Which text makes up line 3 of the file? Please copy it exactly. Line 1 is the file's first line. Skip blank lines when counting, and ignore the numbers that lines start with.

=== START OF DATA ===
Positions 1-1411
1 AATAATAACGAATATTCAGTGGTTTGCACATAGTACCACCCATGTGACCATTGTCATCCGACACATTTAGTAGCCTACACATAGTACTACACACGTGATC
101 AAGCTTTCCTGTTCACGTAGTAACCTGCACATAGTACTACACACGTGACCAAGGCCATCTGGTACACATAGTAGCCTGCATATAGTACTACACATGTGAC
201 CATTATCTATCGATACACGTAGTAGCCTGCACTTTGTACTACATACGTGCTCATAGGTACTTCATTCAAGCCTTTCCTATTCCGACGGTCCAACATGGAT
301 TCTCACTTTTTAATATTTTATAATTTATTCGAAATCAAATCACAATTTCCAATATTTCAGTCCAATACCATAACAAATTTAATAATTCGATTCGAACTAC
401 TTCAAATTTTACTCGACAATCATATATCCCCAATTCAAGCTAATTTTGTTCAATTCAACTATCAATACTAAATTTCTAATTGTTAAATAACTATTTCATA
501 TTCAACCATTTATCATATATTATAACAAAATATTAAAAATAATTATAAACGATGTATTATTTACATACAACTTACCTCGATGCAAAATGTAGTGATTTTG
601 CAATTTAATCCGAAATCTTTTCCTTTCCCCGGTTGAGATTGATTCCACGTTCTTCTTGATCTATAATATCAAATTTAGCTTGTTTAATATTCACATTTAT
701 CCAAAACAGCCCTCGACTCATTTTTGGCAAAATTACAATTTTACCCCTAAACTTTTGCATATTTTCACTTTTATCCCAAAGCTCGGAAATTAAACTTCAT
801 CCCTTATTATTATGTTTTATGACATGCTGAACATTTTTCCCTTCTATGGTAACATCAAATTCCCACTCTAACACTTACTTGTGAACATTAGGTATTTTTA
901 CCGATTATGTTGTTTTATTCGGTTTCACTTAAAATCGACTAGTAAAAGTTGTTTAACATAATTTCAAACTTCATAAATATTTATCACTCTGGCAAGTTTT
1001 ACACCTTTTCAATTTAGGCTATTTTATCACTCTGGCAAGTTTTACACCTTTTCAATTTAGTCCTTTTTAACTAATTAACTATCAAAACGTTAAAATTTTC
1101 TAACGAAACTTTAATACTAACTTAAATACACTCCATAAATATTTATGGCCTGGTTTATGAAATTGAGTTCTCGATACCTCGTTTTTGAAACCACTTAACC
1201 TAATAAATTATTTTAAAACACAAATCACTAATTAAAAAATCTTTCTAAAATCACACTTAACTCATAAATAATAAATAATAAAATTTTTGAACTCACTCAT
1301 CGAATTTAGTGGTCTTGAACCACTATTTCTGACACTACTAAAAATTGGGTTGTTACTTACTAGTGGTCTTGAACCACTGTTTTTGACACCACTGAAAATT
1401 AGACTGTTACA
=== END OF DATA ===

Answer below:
101 AAGCTTTCCTGTTCACGTAGTAACCTGCACATAGTACTACACACGTGACCAAGGCCATCTGGTACACATAGTAGCCTGCATATAGTACTACACATGTGAC